• Expected peak smaller than before due to social distancing
• About half of Västerbotten corona deaths are in Umeå
• Hospital worker’s union and region stuck in negotiations about summer holidays
• Chances of hospital staff-to-patient virus spread “very, very small”
• Student Union will host live Valborg broadcast with popular local musicians
ÅLIDHEM – Umeå’s predicted coronavirus peak — that is, the time when the health care system is expected to be most burdened by coronavirus patients — has been moved from mid-May to June, regional officials said at a press conference this afternoon.
Speaking with Umeå Today, Västerbotten senior doctor Anders Johansson said that the later peak is also expected to be smaller, because Umebor have been following national social distancing guidelines. A smaller peak means less burden on the city’s clinics and particularly Umeå University Hospital, and therefore more treatment resources for each particular patient. However, Johansson emphasized that the peak would only stay smaller if people continued to follow the guidelines.
“What controls how high the curve goes depends on how close physical contact people of all ages have with each other. People in all age groups” — including children, he said — “should stay more distant.” Umeå Today has repeatedly reported on Umeå residents gathering very close to each other at, for example, barbecues or in the city center. Asked whether they were breaking guidelines, Johansson said that they were — although not breaking the law.
Johannson also tempered his comments about the peak by clarifying that “a prediction is a prediction. It is about the same as a weather prediction.”
Some 12 days ago, officials said they expected the peak in mid-May and plan to have 50 intensive care beds ready for patients around Västerbotten at that time. Currently, 13 patients are in intensive care in the county, with 20 in the hospital and 299 confirmed cases, according to the officials. 14 patients in Västerbotten have reportedly died from coronavirus, a number which has not changed from yesterday.
Until about a week ago, Västerbotten officials would publicize the approximate age, underlying health conditions, and location of each patient who died. However, they stopped giving this information for the last four deaths, making it impossible to say how many patients in Umeå specifically have died. Infectious diseases specialist Gunilla Persson clarified to Umeå Today that “about half of deaths” in the county have been in Umeå — which would bring the number to about seven.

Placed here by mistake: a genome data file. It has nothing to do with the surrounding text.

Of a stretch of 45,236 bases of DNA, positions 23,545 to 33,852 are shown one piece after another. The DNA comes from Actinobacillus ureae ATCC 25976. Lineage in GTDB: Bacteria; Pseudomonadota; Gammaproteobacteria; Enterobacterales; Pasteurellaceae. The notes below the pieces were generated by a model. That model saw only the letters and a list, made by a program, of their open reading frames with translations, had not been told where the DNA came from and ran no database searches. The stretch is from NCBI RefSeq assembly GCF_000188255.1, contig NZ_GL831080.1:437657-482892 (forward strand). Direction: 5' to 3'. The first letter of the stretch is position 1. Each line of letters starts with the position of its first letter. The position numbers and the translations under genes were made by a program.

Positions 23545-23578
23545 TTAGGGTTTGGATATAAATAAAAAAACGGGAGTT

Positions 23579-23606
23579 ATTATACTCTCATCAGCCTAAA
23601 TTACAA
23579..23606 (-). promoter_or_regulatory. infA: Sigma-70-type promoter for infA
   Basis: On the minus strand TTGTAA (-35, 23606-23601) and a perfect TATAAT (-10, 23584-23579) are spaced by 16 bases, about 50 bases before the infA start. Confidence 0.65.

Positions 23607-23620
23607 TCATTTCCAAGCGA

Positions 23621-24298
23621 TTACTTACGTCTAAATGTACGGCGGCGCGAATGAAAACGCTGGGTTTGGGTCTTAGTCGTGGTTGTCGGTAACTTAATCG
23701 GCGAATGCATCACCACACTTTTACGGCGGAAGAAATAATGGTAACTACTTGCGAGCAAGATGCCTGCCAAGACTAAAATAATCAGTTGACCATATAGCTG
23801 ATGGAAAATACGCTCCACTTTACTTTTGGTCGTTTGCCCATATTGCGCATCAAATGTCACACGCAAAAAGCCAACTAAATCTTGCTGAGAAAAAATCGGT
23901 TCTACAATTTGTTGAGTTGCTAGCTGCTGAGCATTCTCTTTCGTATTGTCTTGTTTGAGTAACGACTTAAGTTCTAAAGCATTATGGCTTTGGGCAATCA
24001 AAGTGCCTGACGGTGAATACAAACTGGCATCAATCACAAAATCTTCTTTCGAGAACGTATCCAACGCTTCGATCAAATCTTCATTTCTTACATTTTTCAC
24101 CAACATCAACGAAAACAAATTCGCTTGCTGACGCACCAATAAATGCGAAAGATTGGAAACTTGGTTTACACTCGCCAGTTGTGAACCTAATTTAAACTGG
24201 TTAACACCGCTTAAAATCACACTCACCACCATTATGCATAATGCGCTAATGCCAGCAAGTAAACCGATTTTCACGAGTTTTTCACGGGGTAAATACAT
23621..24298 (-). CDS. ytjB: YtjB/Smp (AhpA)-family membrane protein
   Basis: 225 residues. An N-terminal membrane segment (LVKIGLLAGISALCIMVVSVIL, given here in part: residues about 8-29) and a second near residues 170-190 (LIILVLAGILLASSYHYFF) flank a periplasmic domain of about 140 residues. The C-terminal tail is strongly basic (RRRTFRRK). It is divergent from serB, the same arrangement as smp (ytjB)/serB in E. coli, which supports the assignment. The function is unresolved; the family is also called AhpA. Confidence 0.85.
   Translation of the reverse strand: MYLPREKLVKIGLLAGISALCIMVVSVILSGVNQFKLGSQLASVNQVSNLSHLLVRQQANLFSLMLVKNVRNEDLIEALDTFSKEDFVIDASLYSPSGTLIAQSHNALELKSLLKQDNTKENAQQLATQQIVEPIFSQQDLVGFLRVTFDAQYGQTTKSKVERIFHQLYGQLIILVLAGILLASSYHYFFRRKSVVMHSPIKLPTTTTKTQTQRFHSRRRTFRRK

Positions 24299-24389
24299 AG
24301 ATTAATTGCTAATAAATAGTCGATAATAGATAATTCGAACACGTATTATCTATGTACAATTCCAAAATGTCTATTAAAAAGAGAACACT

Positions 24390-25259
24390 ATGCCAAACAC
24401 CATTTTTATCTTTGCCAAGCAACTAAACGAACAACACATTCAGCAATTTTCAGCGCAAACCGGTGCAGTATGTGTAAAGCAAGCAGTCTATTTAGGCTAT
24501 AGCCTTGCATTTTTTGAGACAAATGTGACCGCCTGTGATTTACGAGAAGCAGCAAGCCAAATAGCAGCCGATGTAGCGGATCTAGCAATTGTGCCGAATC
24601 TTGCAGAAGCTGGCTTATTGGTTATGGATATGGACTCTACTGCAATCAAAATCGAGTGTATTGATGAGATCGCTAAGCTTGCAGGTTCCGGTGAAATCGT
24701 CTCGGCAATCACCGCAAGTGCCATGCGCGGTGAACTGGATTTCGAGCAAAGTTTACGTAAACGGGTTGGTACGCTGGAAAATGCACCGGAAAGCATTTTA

Johansson told Umeå Today that a primary reason that location of death has not been given is because reporting deaths in Västerbotten’s smaller municipalities — such as Bjurholm or Robertsfors, which have about 2500 and 6500 residents respectively — can violate patient privacy, as it may be easier to guess who the patient is. “It’s one thing if a death is in Umeå,” Johansson explained, “but it’s another thing if it is in a town of 10 000 people.” Umeå’s population is almost 130 000 people.
Johansson added, however, that officials, over time, will aggregate these statistics and paint a fuller picture of the geographical spread of coronavirus deaths in the region. Five days ago, Umeå was announced to have the most coronavirus cases in Västerbotten.
Västerbotten’s health and medical director, Brita Winsa, said today that negotiations are “intensive” but “stuck” between unions and the region about when health care professionals can get summer holidays.
A source who is a hospital clinical worker told Umeå Today that “Most of my colleagues are having difficulties getting their summer holidays approved. Region Västerbotten wants them to continue working.”
Last week, Winsa told Sveriges Radio that “we hope and believe that we will get some sort of message next week” on health care professionals’ summer holidays.
The source also said last week that “a patient is awaiting a test result after having contact with a health care worker who tested positive for COVID-19,” the disease caused by the virus.
Umeå Today asked regional officials whether there is a chance that the virus could spread from staff to patients in the hospital. “One can never say that there is no risk,” replied Winsa, “but it is very, very small, because workers are very thorough with hygiene, protective equipment, and so forth.”
The Umeå Student Union told Umeå Today this morning that it will be hosting a special social media live broadcast of Valborg, the festival which marks the arrival of spring and is usually celebrated with a bonfire, which this year was cancelled because of the pandemic. Union Vice President Tommy Nyberg said that the broadcast would start at 3:30 in the afternoon, and will have live performances from popular local musicians such as Gnarley Charlie, Jannike Stenlund, Soul River, Svindel, Supersonic Boom, and JAMBB.
“When most people see problems, we see solutions at the Student Union,” Nyberg wrote. “We hope this will be appreciated, because what we already know now is that the future belongs to streamed events.”
Sveriges Radio is also planning to offer an online Valborg celebration, creating a “giant choir” with listeners all sending in videos of themselves singing the traditional Valborg song Vintern rasat (“The Winter has Fallen Apart”).
Hanna Nordin contributed to the research for this artcle.